A young man, Leo Myshkin—called "Prince Myshkin" due to royal blood somewhere in his past—returns to Russia after 15 years in a Swiss institution where he was treated for severe epilepsy. Carrying nothing but a small bundle, he is at first taken for an idiot by the cynical, jaded society of 1860s St. Petersburg. Gradually, his non-judgmental, forgiving and almost child-like nature bewitches all who meet him, including two of the most beautiful, sought-after women in town: Aglaya, the impulsive younger daughter of the wealthy General Yepanchin; and Nastasya Filipovna, the kept mistress of Totsky, a middle-aged dandy who seduced Nastasya as an underage young girl. Growing tired of Nastasya, Totsky tries to marry her off to one of his flunkies, but the tormented, self-hating Nastasya won't go easily. At a dazzling society party to announce this unwanted engagement, Nastasya meets the Prince, who quickly perceives that she's being victimized by the men in her life. The Prince offers to marry her himself to save her from this horrible fate, moving Nastasya to open her heart to him. Suddenly there is confusion as Rogozhin, a passionate and self-destructive merchant's son, insanely in love with Nastasya, crashes the party with his gang of drunken rowdies and offers to buy Nastasya's hand for 100,000 roubles. Torn between the saintly Myshkin and the unruly and dangerous Rogozhin, Nastasya chooses Rogozhin—certain that she'd only corrupt the "pure and gentle" soul of the Prince. As the Prince chases after Nastasya and Rogozhin, Aglaya Yepanchin falls in love with Myshkin, horrifying her father. The story rapidly builds to a series of violent confrontations as the two women face off, competing for Myshkin right before his horrified eyes, and Rogozhin tries to murder Myshkin when Nastasya cannot erase him from her heart. Gradually, the people surrounding Myshkin begin to destroy him, each wanting him for themselves and not willing to share his love. When Nastasya is murdered by Rogozhin in the play's harrowing climax, Myshkin snaps and lapses back into idiocy: a victim of a society that destroys the best part of itself when it lets greed, lust and power rule.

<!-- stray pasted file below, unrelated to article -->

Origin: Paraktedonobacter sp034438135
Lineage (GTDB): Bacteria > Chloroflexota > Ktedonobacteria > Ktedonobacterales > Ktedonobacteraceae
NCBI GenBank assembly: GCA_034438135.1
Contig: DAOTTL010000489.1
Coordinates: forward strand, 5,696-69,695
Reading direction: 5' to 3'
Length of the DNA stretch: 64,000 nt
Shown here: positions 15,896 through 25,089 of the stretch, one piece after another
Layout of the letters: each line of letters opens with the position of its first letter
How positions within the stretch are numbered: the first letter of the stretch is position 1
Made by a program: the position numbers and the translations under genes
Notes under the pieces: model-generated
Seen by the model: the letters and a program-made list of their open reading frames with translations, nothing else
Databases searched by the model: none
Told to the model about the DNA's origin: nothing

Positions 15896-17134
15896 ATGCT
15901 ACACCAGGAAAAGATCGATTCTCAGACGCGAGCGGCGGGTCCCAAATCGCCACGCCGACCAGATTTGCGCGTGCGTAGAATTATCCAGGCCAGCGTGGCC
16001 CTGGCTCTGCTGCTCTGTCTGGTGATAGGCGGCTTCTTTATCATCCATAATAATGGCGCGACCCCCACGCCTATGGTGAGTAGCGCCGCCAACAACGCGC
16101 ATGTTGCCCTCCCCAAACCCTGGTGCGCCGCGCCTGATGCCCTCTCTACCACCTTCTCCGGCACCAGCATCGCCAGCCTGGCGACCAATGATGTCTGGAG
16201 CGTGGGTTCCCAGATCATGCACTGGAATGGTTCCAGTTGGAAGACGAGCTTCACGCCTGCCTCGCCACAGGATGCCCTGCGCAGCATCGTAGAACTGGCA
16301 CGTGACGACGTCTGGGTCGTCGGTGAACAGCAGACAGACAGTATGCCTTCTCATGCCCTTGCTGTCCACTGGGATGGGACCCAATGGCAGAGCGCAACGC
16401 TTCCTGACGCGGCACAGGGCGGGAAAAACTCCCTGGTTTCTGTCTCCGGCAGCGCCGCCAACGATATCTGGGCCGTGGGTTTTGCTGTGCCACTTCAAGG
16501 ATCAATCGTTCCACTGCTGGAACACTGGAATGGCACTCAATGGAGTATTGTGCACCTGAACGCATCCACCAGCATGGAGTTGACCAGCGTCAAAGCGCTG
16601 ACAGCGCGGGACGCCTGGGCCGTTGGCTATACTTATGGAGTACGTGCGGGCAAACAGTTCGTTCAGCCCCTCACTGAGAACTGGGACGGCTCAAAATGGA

The story of a saintly, simple young man whose sheer goodness makes him the target of envy and hatred in a corrupt society. "The amusing, baffling and ultimately terrifying world of 19th century St. Petersburg…comes boisterously to life in David Fishelson's adaptation…the impression that remains is how swiftly it moves through Dostoyevsky's intricate plot." —NY Times. "…THE IDIOT…is a thrilling [play] of Dostoyevsky's swirl of madness, sexuality, pride, greed, sacrifice and sainthood made flesh on stage in an almost unbelievably compact adaptation by David Fishelson." —NY Post. "…searing…thrilling…" —Village Voice.